I've trying to mix together 2 16bit linear PCM audio streams and I can't seem to overcome the noise issues. I think they are coming from overflow when mixing samples together.

I have following function ...

short int mix_sample(short int sample1, short int sample2)
    return #mixing_algorithm#;

... and here's what I have tried as #mixing_algorithm#

sample1/2 + sample2/2
2*(sample1 + sample2) - 2*(sample1*sample2) - 65535
(sample1 + sample2) - sample1*sample2
(sample1 + sample2) - sample1*sample2 - 65535
(sample1 + sample2) - ((sample1*sample2) >> 0x10) // same as divide by 65535

Some of them have produced better results than others but even the best result contained quite a lot of noise.

Any ideas how to solve it?

  • can you write the full algorithm,I can't see any assignments!!
    – perilbrain
    Aug 23, 2012 at 10:37
  • When you divide sample1 and sample2 by 2, you get error range of 1. Aug 23, 2012 at 10:38

6 Answers 6


The best solution I have found is given by Viktor Toth. He provides a solution for 8-bit unsigned PCM, and changing that for 16-bit signed PCM, produces this:

int a = 111; // first sample (-32768..32767)
int b = 222; // second sample
int m; // mixed result will go here

// Make both samples unsigned (0..65535)
a += 32768;
b += 32768;

// Pick the equation
if ((a < 32768) || (b < 32768)) {
    // Viktor's first equation when both sources are "quiet"
    // (i.e. less than middle of the dynamic range)
    m = a * b / 32768;
} else {
    // Viktor's second equation when one or both sources are loud
    m = 2 * (a + b) - (a * b) / 32768 - 65536;

// Output is unsigned (0..65536) so convert back to signed (-32768..32767)
if (m == 65536) m = 65535;
m -= 32768;

Using this algorithm means there is almost no need to clip the output as it is only one value short of being within range. Unlike straight averaging, the volume of one source is not reduced even when the other source is silent.

  • What do you mean by "quiet"? - that would normally be mean low magnitude (near the middle), but here you appear to mean negative (below the middle), whereas the "loud" equation is executed when one or both are positive (before shifting - i.e. adding a DC bias)). Apart from that volume is a perception of the signal, not an individual sample - a "loud" sound will have samples across the entire range.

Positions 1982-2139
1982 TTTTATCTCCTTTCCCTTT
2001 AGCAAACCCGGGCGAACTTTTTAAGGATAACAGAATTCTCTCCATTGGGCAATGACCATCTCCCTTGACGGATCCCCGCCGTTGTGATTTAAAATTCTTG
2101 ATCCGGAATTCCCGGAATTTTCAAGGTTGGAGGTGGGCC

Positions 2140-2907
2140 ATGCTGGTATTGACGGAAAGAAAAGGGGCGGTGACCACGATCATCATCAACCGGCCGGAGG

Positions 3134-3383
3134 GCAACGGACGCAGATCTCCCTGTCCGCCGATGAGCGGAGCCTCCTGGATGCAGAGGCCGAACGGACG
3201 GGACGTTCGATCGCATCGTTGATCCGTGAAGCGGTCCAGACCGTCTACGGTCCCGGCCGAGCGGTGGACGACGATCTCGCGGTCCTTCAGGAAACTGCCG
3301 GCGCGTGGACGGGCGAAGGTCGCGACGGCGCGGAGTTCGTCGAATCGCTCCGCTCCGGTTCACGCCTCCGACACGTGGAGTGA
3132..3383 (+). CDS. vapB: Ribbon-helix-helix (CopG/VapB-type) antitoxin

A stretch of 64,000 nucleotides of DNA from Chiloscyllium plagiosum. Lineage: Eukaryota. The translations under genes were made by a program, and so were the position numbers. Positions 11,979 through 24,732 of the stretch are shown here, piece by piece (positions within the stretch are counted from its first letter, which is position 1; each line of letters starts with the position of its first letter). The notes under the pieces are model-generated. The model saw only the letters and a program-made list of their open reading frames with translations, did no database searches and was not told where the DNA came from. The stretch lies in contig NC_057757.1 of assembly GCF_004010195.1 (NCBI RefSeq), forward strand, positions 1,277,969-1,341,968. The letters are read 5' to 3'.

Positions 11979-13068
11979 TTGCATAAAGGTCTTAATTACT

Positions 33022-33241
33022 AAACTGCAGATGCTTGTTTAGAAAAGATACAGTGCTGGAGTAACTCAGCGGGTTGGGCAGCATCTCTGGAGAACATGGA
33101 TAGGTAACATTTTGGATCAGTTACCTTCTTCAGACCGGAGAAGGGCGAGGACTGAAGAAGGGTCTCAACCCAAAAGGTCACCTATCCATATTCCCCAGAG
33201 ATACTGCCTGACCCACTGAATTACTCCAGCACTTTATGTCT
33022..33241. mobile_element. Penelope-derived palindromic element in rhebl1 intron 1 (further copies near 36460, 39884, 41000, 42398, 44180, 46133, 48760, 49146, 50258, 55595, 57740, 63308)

– Clifford
    Aug 3, 2014 at 7:28
  • @Clifford: Middle being the middle of the available range, so if the values are between 0 and 65535, then the middle is 32767. It is better explained at the link to Viktor Toth's page.
    – Malvineous
    Aug 3, 2014 at 7:30
  • I realise that - my question was rhetorical - the terms "quiet" and "loud" are inaccurate and misleading in this context.
    – Clifford
    Aug 3, 2014 at 7:32
  • Which is exactly why I put "quiet" in scare quotes, to hint that the meaning is a little different to what you might expect :-) Plus I then followed it with an explanation of what I meant...
    – Malvineous
    Aug 3, 2014 at 7:36
  • 1
    In the original explanation it is about relationship to the mid-point; the term "quiet" is used differently and correctly there to mean "close to the midpoint". Although this is the best answer IMO (hence the up-vote), the comments are a misrepresentation of Victor Toth's explanation.
    – Clifford
    Aug 3, 2014 at 7:57

here's a descriptive implementation:

short int mix_sample(short int sample1, short int sample2) {
    const int32_t result(static_cast<int32_t>(sample1) + static_cast<int32_t>(sample2));
    typedef std::numeric_limits<short int> Range;
    if (Range::max() < result)
        return Range::max();
    else if (Range::min() > result)
        return Range::min();
        return result;

to mix, it's just add and clip!

to avoid clipping artifacts, you will want to use saturation or a limiter. ideally, you will have a small int32_t buffer with a small amount of lookahead. this will introduce latency.